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The Mirror Crack'd

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Revised edition. This title is as a wake-up call to take seriously the climate in which mental health professionals practice in which complaints and civil actions against psychotherapists and counsellors are on the increase and to sharpen assessment skills accordingly. It is also designed to help professionals to think about the "therapeutic frame" and what can happen to both the practitioner and the client when it is broken and finally to give voice to some colleagues who have been involved in the area of complaints in the hope that you and the organisations under whose codes of ethics you practice will take more of an interest in making those codes and frameworks more relevant to the intricacies of the therapeutic relationship. The message is simple: injuries that happen in relationships need to be addressed in relationships.

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CHAPTER ONE: The mirror crack’d

ePub

CHAPTER ONE

The mirror crackd

Anne Kearns

This book is the second to result from my work as a supervisor of humanistic and integrative psychotherapists. The first, The Seven Deadly Sins?Issues in Clinical Practice and Supervision for Humanistic and Integrative Practitioners (Kearns, 2005) was based on a post-qualification course of the same name that was designed to address certain areas that I and colleagues had identified as under-discussed in the original training. Two of those areassexuality and erotic transference (Chapter Four) and money (Chapter Two)were not included in my first book as they more naturally seemed to belong in this one as these are the areas where the misattunements that can become problematic often occur.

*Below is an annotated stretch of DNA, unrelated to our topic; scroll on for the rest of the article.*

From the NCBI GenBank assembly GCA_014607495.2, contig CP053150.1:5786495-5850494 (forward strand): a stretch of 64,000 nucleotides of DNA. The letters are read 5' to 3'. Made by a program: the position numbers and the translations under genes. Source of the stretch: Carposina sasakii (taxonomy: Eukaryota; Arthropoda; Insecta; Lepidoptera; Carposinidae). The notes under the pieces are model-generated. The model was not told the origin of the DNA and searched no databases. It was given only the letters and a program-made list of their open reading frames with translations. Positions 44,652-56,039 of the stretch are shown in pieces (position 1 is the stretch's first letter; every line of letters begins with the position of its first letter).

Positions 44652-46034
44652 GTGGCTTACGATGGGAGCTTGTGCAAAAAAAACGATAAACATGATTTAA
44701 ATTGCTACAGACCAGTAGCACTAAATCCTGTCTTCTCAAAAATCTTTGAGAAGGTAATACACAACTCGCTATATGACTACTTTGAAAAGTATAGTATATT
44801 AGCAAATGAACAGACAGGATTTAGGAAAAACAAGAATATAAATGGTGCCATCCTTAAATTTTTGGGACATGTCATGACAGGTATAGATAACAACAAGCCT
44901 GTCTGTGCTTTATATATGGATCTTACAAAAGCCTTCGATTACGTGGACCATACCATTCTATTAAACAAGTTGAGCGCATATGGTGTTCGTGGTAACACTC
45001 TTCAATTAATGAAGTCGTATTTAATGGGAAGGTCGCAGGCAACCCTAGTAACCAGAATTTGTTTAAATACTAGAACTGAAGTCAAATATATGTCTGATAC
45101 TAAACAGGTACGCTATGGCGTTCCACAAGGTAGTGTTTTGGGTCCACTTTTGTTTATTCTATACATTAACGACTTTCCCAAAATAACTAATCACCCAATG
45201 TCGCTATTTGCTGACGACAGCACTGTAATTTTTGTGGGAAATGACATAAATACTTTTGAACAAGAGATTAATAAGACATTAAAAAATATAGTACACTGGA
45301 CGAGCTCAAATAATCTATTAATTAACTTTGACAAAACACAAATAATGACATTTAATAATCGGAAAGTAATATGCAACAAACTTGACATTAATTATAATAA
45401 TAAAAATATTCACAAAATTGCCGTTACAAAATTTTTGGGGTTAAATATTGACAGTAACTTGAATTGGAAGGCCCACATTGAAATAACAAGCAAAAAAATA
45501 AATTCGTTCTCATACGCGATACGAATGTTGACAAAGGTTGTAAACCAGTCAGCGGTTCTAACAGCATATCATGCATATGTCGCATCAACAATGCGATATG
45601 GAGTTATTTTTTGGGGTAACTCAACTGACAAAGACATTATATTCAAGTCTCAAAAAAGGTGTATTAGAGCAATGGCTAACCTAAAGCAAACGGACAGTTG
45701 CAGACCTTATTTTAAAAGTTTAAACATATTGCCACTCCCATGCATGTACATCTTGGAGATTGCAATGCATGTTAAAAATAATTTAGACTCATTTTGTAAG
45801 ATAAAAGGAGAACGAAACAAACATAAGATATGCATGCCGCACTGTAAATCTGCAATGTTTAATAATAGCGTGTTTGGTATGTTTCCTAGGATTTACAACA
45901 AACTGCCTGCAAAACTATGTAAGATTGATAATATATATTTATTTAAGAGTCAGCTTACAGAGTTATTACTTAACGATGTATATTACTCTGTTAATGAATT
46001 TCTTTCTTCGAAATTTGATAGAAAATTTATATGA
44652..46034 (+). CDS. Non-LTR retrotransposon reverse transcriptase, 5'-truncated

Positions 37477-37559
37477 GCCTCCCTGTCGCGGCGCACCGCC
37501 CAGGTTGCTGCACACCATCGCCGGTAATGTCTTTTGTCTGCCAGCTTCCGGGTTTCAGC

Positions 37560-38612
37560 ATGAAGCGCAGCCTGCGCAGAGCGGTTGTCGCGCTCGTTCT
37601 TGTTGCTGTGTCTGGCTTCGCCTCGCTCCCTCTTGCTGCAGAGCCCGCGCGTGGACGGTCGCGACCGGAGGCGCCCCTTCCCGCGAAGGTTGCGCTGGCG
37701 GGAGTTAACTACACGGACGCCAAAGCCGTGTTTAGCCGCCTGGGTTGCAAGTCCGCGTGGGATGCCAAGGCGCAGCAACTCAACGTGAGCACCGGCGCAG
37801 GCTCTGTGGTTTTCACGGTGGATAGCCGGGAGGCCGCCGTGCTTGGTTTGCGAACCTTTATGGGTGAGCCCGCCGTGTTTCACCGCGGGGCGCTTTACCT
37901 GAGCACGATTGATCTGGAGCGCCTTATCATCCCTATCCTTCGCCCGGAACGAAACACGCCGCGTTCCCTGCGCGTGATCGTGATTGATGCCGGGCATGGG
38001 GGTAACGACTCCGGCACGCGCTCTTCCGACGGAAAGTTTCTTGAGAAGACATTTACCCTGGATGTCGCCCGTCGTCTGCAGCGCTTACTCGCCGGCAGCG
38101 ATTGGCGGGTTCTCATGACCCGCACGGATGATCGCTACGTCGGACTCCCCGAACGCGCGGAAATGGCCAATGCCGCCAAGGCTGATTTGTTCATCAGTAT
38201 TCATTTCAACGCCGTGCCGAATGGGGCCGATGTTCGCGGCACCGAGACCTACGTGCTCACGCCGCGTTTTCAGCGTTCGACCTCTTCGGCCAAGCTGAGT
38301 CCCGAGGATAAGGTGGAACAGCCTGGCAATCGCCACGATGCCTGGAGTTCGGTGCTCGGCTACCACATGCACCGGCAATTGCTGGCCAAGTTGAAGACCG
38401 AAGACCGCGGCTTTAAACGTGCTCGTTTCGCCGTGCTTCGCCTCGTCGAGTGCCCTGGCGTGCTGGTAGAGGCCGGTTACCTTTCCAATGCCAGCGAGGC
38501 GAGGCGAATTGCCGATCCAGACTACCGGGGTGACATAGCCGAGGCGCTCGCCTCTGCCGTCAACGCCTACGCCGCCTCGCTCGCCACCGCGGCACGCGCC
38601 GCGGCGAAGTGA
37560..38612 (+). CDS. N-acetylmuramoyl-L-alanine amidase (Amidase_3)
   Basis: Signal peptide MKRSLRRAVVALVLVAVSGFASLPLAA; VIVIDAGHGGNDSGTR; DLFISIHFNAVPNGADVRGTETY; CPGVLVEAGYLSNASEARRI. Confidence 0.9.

This book is the result of seven years of research towards a doctorate in psychotherapy. Before you begin to glaze over let me explain that when I say research I really mean that I talked to a lot of people. I first became interested in the vulnerability of psychotherapists and counsellors in 1997 when I was chair of my professional organisation and a representative to the HIPS section of the UKCP. Up until that point I hadnt really thought about the area of complaints. Suddenly I seemed to be submerged in it. In my role as chair of an organisation I struggled to keep the organisation in the UKCP as we had not followed our published procedures in a complaint that had been made against one of our founding members. As a representative to the HIPS section I became concerned that the HIPS sections own published procedures were un-thought-through and would lead to the escalation of disputes rather than containment, mediation and resolution.